Football and Brain Damage, or How American Masculinity Ravages Men’s Bodies
Earlier this year, many retired football players and their families filed a class-action lawsuit against the NFL. The complaint states that the NFL hid evidence of the dangers of the game, dangers like brain damage from repeat concussions and sub-concussive trauma. New research indicates that the repetitive beatings that football players experience over the course of their career causes irreparable damage to their brains, leading to cognitive, emotional, and functional problems similar to Parkinson’s and Alzheimer’s diseases. Several players committed suicide after repeat concussions left them with depression and mood swings, and many others continue to suffer memory loss, cognitive impairment, and balance problems.
American football inevitably leads to injury; it is part and parcel of the game. There is no way that 22 men, weighing somewhere between 200 and 350lbs can charge at each other at full speed, collide and pile on top of one another, without someone sustaining injuries along the way. Couple the inevitability of injury with the gendered expectation that men endure pain in silence (“no pain, no gain”), and you have the perfect storm of conditions. You end up with men suffering in silence until their symptoms become uncontrollable; you end up with players who voluntarily continue to play after sustaining an injury; you produce “role models” who perpetuate this unhealthy lifestyle to boys who desperately want to fit in.
But why do men comply? Why do they continue to take the beatings? We might explain this by looking at the financial gains of professional football players. But so many men play the game from early on, through middle and high school, and into college, knowing that their chances of making it a career are very slim. So the reasons for continuing to endure the trauma are psychological and cultural.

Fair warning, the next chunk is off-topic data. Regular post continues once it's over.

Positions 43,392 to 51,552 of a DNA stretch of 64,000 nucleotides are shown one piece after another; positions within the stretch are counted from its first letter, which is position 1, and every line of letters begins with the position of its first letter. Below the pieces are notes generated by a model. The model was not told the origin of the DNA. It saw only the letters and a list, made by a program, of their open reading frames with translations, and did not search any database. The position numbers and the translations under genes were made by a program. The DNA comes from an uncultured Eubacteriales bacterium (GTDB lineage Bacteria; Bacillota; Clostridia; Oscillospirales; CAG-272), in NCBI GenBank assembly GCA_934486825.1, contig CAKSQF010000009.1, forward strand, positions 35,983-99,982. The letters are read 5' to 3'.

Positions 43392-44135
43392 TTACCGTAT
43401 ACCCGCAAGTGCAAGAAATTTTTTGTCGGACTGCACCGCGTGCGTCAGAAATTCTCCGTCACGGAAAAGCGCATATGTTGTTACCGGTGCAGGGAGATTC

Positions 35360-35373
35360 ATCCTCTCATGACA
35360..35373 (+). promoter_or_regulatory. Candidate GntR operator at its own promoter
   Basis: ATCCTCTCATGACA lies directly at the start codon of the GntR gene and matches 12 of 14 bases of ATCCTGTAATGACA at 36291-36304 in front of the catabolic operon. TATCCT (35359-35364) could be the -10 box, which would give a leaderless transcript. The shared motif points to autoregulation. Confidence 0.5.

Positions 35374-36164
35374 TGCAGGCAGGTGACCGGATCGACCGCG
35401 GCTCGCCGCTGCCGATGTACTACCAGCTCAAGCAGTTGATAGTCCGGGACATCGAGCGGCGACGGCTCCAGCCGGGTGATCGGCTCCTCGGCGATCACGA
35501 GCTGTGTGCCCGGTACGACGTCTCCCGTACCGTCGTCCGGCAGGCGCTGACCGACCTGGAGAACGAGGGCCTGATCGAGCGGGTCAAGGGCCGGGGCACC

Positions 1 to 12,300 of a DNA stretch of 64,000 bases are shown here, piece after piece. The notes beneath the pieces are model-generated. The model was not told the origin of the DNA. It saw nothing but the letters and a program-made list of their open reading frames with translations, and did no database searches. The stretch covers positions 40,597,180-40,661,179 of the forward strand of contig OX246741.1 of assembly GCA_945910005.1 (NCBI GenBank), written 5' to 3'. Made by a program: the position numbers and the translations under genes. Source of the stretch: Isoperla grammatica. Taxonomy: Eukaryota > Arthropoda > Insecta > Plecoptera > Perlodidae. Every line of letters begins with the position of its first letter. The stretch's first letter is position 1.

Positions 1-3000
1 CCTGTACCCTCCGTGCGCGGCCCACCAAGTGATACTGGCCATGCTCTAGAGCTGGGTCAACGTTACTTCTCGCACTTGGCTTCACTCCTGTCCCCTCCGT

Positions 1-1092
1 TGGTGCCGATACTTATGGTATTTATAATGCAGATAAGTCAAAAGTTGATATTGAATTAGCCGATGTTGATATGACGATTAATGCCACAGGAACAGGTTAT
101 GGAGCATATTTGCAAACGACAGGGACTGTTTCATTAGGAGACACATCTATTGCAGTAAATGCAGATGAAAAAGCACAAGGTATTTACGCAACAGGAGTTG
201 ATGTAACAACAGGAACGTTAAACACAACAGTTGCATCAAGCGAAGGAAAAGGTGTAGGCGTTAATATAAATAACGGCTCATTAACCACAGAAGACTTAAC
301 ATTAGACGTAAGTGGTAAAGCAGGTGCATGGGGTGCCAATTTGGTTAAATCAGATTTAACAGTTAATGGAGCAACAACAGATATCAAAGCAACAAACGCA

We’ve long known that masculinity has many requirements for men, among them the demand for aggressive and competitive behavior. Boys learn early on that they should be adventurous, willing to lead a rough-and-tumble life, and nowhere is this guideline so clear as in the context of violent team sports (Dufur and Linford, 2010). The fact that the football field is an all-male space connects it to patriarchy—men prove their superiority as a group because it is their bodies, not women’s, which are capable of all that football requires. But patriarchy isn’t just about men dominating women, but also about men dominating other men. The homosocial bonding between team members, coupled with the intermale dominance (Sabo, 1994) where one team of men conquers another, and men compete with one another to be the strongest/fastest/best, makes football (and other male-dominated sports) a zone of patriarchal practice.
Men police one another’s gender performance on the field (Vaccaro, 2011; White, Young, and McTeer, 1995): men who don’t run fast enough are said to “run like a girl” or those whose passes don’t fly far enough “throw like a girl”; those who sit out after being tackled are “pussies” who “can’t take it”. Players must demonstrate their manliness by rejecting any semblance of feminine behavior, even those behaviors that work as self-preservation. As Don Sabo explains, the players all adhere to the “pain principle,” a philosophy that “prioritize[s] pain over pleasure” (White et al, 1995). Pain in sport is normalized—players expect it, and learn to cope in various ways. Some hide it from themselves and others, some downplay it; even those who must acknowledge it and seek treatment usually return to the sport that harmed them (White et al, 1995). Ironically, men must break their bodies in order to prove that they are unbreakable (Messner, 1990; White et al, 1995).